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Insulin-induced hypoglycemia test

Lynnette K Nieman, MD
Section Editor
André Lacroix, MD
Deputy Editor
Kathryn A Martin, MD


The diagnosis of adrenal insufficiency can be made by the finding of low morning serum cortisol concentration and low 24-hour urinary cortisol excretion, often with a subnormal response to corticotropin (ACTH). In some circumstances, however, other tests, such as insulin-induced hypoglycemia, are utilized to evaluate the response to stress, particularly when ACTH deficiency is suspected as the cause. This stress test also is used to establish a diagnosis of growth hormone deficiency. It has been used in patients with suspected Cushing's syndrome, but is not recommended as a diagnostic test in this setting.

Details of the insulin-induced hypoglycemia test in adults will be reviewed here. Additional information on the diagnoses of adrenal insufficiency, growth hormone deficiency, and Cushing's syndrome in adults is reviewed separately. (See "Diagnosis of adrenal insufficiency in adults" and "Growth hormone deficiency in adults" and "Establishing the diagnosis of Cushing's syndrome".)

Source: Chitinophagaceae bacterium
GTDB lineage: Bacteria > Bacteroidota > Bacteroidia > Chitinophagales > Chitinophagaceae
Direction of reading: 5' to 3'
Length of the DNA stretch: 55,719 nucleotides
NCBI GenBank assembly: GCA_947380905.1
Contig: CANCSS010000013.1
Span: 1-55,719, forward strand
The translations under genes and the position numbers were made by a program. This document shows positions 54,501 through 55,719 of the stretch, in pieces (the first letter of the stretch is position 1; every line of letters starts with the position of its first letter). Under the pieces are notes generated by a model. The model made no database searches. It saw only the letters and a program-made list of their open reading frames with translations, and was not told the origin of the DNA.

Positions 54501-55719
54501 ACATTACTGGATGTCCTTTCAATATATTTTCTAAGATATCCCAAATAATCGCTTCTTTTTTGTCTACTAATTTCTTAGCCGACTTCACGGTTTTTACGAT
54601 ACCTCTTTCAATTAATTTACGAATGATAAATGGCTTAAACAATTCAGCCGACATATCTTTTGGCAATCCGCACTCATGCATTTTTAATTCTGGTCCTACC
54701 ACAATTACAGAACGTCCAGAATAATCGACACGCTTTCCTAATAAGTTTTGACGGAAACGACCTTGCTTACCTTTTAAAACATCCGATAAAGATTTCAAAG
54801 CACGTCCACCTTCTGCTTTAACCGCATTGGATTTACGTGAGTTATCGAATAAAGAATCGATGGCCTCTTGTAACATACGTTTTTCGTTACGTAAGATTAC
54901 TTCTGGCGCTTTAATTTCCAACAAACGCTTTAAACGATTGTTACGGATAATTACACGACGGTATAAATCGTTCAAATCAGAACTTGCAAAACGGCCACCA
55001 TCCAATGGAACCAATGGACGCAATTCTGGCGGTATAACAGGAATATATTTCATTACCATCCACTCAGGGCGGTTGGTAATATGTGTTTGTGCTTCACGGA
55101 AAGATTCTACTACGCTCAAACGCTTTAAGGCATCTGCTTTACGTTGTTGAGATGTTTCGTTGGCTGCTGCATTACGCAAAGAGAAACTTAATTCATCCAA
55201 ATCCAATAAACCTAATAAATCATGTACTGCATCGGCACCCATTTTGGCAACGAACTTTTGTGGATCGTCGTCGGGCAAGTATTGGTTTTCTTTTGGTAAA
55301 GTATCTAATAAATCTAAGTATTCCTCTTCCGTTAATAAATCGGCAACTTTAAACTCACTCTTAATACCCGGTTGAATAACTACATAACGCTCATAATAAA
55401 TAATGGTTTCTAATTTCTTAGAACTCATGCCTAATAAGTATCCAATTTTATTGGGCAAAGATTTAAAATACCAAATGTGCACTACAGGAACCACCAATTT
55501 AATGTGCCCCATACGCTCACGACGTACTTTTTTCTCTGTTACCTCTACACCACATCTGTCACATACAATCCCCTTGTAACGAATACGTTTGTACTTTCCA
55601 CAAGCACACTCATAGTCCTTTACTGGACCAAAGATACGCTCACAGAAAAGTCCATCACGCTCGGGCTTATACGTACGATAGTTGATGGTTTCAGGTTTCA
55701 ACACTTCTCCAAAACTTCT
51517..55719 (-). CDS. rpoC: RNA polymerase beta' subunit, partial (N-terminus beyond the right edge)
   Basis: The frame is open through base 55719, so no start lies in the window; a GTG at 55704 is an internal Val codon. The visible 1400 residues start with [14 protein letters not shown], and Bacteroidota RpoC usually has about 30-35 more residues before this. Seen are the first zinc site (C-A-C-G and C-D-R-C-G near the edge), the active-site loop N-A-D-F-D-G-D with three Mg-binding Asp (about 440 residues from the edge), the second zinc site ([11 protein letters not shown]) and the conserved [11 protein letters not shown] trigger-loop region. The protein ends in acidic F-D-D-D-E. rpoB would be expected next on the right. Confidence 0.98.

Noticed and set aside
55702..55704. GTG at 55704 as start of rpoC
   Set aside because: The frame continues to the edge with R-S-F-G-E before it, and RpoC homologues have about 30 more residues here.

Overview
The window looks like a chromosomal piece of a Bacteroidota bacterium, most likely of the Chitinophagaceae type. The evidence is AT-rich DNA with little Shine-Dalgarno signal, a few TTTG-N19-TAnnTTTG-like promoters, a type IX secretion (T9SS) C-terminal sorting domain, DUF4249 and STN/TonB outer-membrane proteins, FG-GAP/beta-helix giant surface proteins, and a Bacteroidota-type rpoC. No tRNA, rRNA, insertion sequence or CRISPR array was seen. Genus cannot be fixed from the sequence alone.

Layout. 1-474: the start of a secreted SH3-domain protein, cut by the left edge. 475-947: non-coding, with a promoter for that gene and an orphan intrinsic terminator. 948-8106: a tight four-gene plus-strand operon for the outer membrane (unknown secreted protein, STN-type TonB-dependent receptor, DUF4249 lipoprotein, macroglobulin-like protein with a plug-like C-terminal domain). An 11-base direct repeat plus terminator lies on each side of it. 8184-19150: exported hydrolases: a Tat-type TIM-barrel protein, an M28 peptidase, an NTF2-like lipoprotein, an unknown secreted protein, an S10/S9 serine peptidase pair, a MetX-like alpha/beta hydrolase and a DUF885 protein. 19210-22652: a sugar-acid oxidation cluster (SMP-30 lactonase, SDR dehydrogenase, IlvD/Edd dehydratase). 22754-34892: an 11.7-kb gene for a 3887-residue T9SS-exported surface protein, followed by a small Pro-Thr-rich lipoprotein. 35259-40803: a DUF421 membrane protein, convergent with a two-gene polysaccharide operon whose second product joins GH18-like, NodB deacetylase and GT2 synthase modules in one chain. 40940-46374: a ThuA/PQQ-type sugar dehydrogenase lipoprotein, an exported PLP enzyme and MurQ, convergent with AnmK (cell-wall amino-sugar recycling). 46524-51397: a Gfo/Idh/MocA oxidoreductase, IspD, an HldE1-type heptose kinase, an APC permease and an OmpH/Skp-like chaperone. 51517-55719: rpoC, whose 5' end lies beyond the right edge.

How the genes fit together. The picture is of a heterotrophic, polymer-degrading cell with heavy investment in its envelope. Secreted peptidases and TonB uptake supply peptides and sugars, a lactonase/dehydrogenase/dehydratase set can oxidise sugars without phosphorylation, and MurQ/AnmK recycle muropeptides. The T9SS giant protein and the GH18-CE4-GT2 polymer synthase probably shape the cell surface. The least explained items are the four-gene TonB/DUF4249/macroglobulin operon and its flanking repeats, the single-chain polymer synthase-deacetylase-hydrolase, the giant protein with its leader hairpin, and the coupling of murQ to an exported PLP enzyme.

Stress response — Stress is difficult to define, let alone to reproduce. However, hypoglycemia causes a major stress response, with increases in plasma corticotropin (ACTH) and serum cortisol, growth hormone, and prolactin, and activation of the sympathetic nervous system. (See "Physiologic response to hypoglycemia in normal subjects and patients with diabetes mellitus".)

Advantages/disadvantages — As a stress test, insulin-induced hypoglycemia has certain advantages:

This test evaluates the integrity of the full hypothalamic-pituitary-adrenal axis as hypoglycemia acts centrally to stimulate hypothalamic corticotropin-releasing hormone (CRH) release and, therefore, ACTH release

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Literature review current through: Nov 2017. | This topic last updated: Jul 05, 2017.
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